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Effects of Climate Change on Terrestrial Ecosystems

Team NAMES - Science 10H Final - Jan. 24th 2014
by

Nathan Schlageter

on 11 December 2015

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Transcript of Effects of Climate Change on Terrestrial Ecosystems

Effects of Climate Change on Terrestrial Ecosystems
Tundra
Grassland
Desert
Tropical Rainforest
Temperate Deciduous Forest
Taiga
Largest terrestrial biome
Subarctic climate
Largely coniferous (spruce, pine, etc.)
Low biological diversity
Desertification:
30% of Earth's surface is affected by drought as of 2013 because of:
overgrowing
over-cultivation
deforestation
poor irrigation
changes include:
higher summer temperatures
increased rates of evaporation
less summer rain
decreased soil moisture
increase in frequency/severity of drought
Permafrost
resulting in:
Dry, cold and windy
Snow-covered majority of the year
Short growing seasons
Low biotic diversity
Permanantly frozen subsoil
Upper layer melts in summer, creating bogs and lakes
Holds up to 14% of the Earth's carbon; also contains methane
Climate Change's Effect on the Tundra
Fall frost comes later; allows more plants to grow during summer, producing more carbon
Vegetation adapted to grow in tundra climate taken over by southern species
Snow melts with increased global temperature
Dark trees begin to cover tundra:
Absorbs heat rather than reflects
mjovery/Flickr
decrease in
gwarcity/Flickr
heat
precipatation
travel.nationalgeographic.com
en.wikipedia.org
Occurs in equatorial zone between the Tropic of Cancer and Tropic of Capricorn
High levels of rainfall
High average temperatures
High levels of biodiversity
Carbon sink
Tipping points
ecological tipping point
spread of fireprone bush and savanna
climatic tipping point
rainfall inhibited on a regional scale
nopal-cactus-fruit.blogspot.com
cacti
animals
trees and shrubs
increase in
Dry, fluctuating temp. and barren
Very little precipitaion
Short growing season
Low biotic diversity
Desert Predictions:
process of fertile land becoming desert, typically a result of drought, deforestation, or inappropriate agriculture
Warm
Dry-Wet Seasons
Southern Hemisphere
What does this mean for the future of the Tundra?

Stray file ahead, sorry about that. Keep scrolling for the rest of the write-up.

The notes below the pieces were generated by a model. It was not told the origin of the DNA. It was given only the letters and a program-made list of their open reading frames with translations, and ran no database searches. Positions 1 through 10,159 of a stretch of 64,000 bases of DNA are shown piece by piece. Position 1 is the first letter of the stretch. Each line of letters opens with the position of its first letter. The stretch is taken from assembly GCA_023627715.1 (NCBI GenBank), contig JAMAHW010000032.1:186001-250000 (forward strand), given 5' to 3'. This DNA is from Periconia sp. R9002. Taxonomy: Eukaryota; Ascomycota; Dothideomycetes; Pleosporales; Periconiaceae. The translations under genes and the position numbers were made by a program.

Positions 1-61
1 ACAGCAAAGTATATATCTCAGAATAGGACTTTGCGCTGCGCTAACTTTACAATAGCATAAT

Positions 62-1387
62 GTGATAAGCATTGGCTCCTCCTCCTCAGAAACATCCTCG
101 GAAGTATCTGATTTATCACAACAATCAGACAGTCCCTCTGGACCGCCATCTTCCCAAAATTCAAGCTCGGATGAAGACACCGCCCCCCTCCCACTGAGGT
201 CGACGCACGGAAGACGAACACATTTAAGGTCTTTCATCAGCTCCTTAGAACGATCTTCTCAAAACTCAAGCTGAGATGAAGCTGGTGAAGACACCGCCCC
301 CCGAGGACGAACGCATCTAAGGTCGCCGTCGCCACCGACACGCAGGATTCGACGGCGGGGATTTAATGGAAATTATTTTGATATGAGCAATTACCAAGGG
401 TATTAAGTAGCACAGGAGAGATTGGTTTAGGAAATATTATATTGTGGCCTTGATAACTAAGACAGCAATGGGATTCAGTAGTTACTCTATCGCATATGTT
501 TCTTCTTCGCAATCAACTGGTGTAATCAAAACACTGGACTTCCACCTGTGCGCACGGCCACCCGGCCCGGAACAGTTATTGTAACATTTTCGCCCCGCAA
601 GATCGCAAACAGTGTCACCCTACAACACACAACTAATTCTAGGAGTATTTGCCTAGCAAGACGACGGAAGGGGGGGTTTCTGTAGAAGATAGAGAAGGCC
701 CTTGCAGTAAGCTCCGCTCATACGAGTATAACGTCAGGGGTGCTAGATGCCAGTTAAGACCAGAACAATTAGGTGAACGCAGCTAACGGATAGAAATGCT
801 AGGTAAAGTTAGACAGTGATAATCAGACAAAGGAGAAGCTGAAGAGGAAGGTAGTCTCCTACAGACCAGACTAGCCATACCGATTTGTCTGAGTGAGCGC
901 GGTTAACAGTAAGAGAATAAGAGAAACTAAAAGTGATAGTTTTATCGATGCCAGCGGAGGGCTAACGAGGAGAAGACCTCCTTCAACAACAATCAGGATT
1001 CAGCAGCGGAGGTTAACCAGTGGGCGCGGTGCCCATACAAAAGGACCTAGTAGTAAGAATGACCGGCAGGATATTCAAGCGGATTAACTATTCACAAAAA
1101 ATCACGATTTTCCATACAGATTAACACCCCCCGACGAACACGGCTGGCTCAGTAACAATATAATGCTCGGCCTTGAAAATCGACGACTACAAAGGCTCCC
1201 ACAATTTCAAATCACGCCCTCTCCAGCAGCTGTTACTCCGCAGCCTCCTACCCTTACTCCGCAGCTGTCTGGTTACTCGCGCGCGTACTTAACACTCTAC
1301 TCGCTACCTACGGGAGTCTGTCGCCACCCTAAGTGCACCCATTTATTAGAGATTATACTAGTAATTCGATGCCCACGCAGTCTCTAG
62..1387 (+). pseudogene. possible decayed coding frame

Native shrubs become woody trees
Lush vegetation may be able to thrive by 2050
Possibility of disapppearance
20% of world's land surface
Temperate:
Tropical:
Open, Windy
Dry
Northern Hemisphere
40% of world's
land surface
Covers 30% of total land area on Earth
Location: Temperate Zone, between coniferous and tropical forest climates
Countries include eastern USA, Canada, Europe, China & Japan
Characterized by:
Trees lose leaves each year (ex. oak, maple, elm)
Broadleafed plantation
Affected by four seasons
Fertile soil
Varies in species in areas where winter is mild
One of three biomes that covers Saskatchewan
Impacts of Climate Change on Temperate Deciduous Forest
Makes up 29% of worlds forest cover
Arctic Carbon Cycle
What does this mean for the future of Grasslands?
Possibility of turning into deserts/ expanding deserts
Decrease in species diversity and populations
Will replace forest ecosystems due to lack of precipitation


Greatest temperature changes on Earth
Replaced by other biomes
Change in forest will accelerate warming
Native species driven out
Pests thrive
Temperature Increase
Increased evaporation rate
Lower amount of rainfall
Tree growth affected by less available water
Tree productivity rate lowers to the South, rises in North
Climate Change
Atmospheric Carbon Dioxide
Enables Fertilizer Effect (beneficial fertilization on plants)
Efficient use of water
Increased photosynthesis rates = biomass + ogygen
Drought
Risk of forest fire : dry shrubs & trees add fuel to fire
Increased rate of insect production leads to...
Risk of prevalent pathogens (bacterium, viruses, disease)
Grassland/Savannah as a result of reoccuring droughts
On the Positive Side
Forest Fires & Clear Cutting
What does this mean for the future of the Rainforest?
Reduced biodiversity
Higher levels of CO2
Warmer and drier environment for the region
Possiblility of disappearance and replacement by caatinga/savanna eccosystem
Forest fires becoming more frequent
Releases carbon stored in vegetation
Clearcutting prevents forest fires but causes other issues
What does this mean for the future of the Taiga?
Species unable to adapt go exctinct
Continuely shift farther north until eventual disappearence
Could be overtaken by temperate forests/grasslands
Melting permafrost releases more CO2 and methane than is absorbed
Tundra becoming major carbon contributer
What does this mean for the future of the Desert?
Possibility of growth as it takes over more ecosystems
Reduced biodiversity or life altogether
Hotter, dryer desert climates
One of three biomes that covers Saskatchewan
One of three biomes that covers Saskatchewan
Treeless regions found in Arctic and on mountaintops
increasing incidents of droughts
dryer, causing higher wildfire frequency
increased temperatures
melting snow and ice
changing precipitation patterns
increased extreme weather
displacement of species
What does this mean for the future of Temperate Deciduous Forest?
Original region of temperate deciduous forest permanently turned to grassland or savanna
Diseased trees and other plants
Less biodiversity if animals and plants cannot adapt
Invasion of northern ecosystems - Taiga, Tundra

naturespicwallpaper.com
www.picstopin.com
50-80% of moisture remains inside ecosystem's water cycle
Full transcript